For Immediate Release: Friday, July 6, 2012
Contact: Phoebe Silag or Karen Conner, email@example.com 202-775-8810
From Working Economics, the EPI blog:
by Josh Bivens, EPI Research and Policy Director, and Heidi Shierholz, EPI economist
This morning’s release of the June 2012 employment situation report by the Bureau of Labor Statistics marked three years since the official start of the recovery from the Great Recession in June 2009. That makes this a useful moment to assess how this recovery stacks up against earlier ones, and to identify obvious policy measures that could ameliorate glaring weaknesses in the current recovery.
The figure below shows that while jobs fell much further and faster during the Great Recession than in the previous two recessions (marked by the lines to the left of the zero point on the x-axis), job growth in the current recovery is similar to job growth by this point in the previous two recoveries, just slightly lagging job growth following the recession of 1990-91 and outpacing job growth following the recovery after the 2001 recession.
Of course, three years into recovery from those recessions, unemployment was not stuck at levels anywhere near as high as today’s 8.2%. But it is important to note that it is the historic length and severity of the Great Recession that explains why the economy is so much worse three years into the current recovery than it was three years into the recoveries of the early 1990s and 2000s, and that there is not something atypically weak about the current recovery relative to those earlier ones. 
Further, the most glaring weakness in the current recovery relative to previous ones is the unprecedented public-sector job loss seen over the last three years. The figure below shows that private sector job growth in the current recovery is close to that of the recovery following the early 1990s recession and is substantially stronger than the recovery following the early 2000s recession.
Yet, as the figure below shows, the public sector has seen massive job loss in the current recovery—largely due to budget cuts at the state and local level — which represents a serious drag that was not weighing on earlier recoveries.
How many more jobs would we have if the public sector hadn’t been shedding jobs for the last three years? The simplest answer is that the public sector has shed 627,000 jobs since June 2009. However, this raw job-loss figure understates the drag of public-sector employment relative to how the economy functions normally.
Over this same period the overall population grew by 6.9 million. In June 2009 there were 7.3 public-sector workers for every 100 people in the US; to keep that ratio constant given population growth, the public sector should have added roughly 505,000 jobs in the last three years. This means that, relative to a much more economically relevant trend, the public sector is now down more than 1.1 million jobs. And even against this more-realistic trend, these public-sector losses are dominated by austerity at the state and local level, with federal employment contributing only around 6% of this entire gap.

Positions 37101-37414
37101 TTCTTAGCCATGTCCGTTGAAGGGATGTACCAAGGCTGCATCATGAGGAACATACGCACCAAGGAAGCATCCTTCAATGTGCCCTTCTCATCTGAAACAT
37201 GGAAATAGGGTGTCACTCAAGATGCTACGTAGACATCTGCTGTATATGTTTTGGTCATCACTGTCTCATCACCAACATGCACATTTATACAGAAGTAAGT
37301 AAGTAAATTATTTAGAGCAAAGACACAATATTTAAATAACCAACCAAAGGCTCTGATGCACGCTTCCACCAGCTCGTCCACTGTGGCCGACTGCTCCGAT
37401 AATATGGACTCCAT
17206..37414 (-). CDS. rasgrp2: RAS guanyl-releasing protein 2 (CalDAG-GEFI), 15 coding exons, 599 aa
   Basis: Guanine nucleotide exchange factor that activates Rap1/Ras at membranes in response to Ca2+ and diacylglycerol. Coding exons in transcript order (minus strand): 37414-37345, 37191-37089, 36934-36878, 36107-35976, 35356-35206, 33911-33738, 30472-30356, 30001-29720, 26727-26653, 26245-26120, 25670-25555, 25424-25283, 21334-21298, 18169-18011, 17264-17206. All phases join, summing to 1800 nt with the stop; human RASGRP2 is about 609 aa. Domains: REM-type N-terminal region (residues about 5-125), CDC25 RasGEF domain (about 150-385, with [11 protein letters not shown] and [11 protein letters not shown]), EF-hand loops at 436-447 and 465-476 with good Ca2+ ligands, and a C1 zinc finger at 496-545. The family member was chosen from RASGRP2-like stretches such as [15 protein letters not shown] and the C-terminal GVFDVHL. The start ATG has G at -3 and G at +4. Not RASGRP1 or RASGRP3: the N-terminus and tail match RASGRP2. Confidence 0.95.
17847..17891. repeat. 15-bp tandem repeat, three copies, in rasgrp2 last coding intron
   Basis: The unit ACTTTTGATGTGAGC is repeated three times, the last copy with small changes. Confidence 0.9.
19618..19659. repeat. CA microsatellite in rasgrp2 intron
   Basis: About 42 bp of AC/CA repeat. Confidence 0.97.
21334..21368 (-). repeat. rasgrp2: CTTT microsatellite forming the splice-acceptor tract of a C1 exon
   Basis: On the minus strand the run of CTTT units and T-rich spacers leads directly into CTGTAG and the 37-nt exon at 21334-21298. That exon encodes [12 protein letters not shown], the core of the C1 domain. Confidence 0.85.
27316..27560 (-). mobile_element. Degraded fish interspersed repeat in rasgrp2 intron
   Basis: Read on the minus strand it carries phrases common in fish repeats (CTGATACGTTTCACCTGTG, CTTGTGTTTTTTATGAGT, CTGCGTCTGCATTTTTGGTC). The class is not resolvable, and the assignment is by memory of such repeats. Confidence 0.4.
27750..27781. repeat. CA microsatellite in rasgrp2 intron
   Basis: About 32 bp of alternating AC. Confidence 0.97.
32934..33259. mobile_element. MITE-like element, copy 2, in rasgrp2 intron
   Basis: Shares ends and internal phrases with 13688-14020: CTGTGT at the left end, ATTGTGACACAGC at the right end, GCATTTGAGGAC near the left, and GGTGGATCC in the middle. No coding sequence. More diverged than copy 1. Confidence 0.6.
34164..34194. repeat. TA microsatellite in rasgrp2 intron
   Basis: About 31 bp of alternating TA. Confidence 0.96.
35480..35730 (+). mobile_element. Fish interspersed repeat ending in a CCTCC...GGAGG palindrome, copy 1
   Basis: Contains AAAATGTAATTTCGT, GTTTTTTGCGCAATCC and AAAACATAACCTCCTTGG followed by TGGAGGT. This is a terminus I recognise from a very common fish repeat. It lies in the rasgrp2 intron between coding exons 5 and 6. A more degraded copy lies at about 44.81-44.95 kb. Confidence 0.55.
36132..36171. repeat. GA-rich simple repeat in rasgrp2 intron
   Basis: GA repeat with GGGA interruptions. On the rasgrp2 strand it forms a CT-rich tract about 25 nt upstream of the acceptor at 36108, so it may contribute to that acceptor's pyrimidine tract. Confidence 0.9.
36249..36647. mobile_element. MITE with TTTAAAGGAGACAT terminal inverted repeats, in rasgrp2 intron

It should be noted that this counter-factual of 1.1 million additional public sector jobs is a perfectly reasonable benchmark. Before the Great Recession, the number of public-sector workers per 100 people had averaged right around 7.3 since the late 1980s. In other words, having 1.1 million more public-sector workers, which would put us back at 7.3 public-sector workers per 100 people, would simply restore our economy to a normal level of government employment. Further, if the public sector had simply grown in this recovery at the average rate of the last two recoveries, the labor market would currently have 1.2 million more public-sector jobs, so public-sector job growth of this pace is clearly in line with past history.
However, even that 1.1 million public-sector jobs gap leaves out an important component: public-sector job cuts also cause job loss in the private sector, for a couple of reasons. First, public-sector workers need to use inputs into their work that are sourced by the private sector. Firefighters need trucks and hoses, police officers need cars and radios, and teachers need books and desks. When public-sector jobs are lost, it stands to reason that the inputs into these jobs will fall as well, and indeed research shows that for every public-sector job lost, roughly 0.43 supplier jobs are lost.
Second, the economic “multiplier” of state and local spending (not including transfer payments) is large – around 1.24. This means that for every dollar cut in salary and supplies of public-sector workers, another $0.24 is lost in purchasing power throughout the rest of the economy. Teachers and firefighters stop going to restaurants and buying cars if they’re laid off, which reduces demand for waitstaff and autoworkers and so on. Add these two influences together (supplier jobs and jobs supported by this multiplier impact) and roughly 0.67 private sector jobs are lost for every public sector job cut. This means that the public sector being down 1.1 million jobs has likely cost the private sector 1.1 million*0.67 = 751,000 jobs.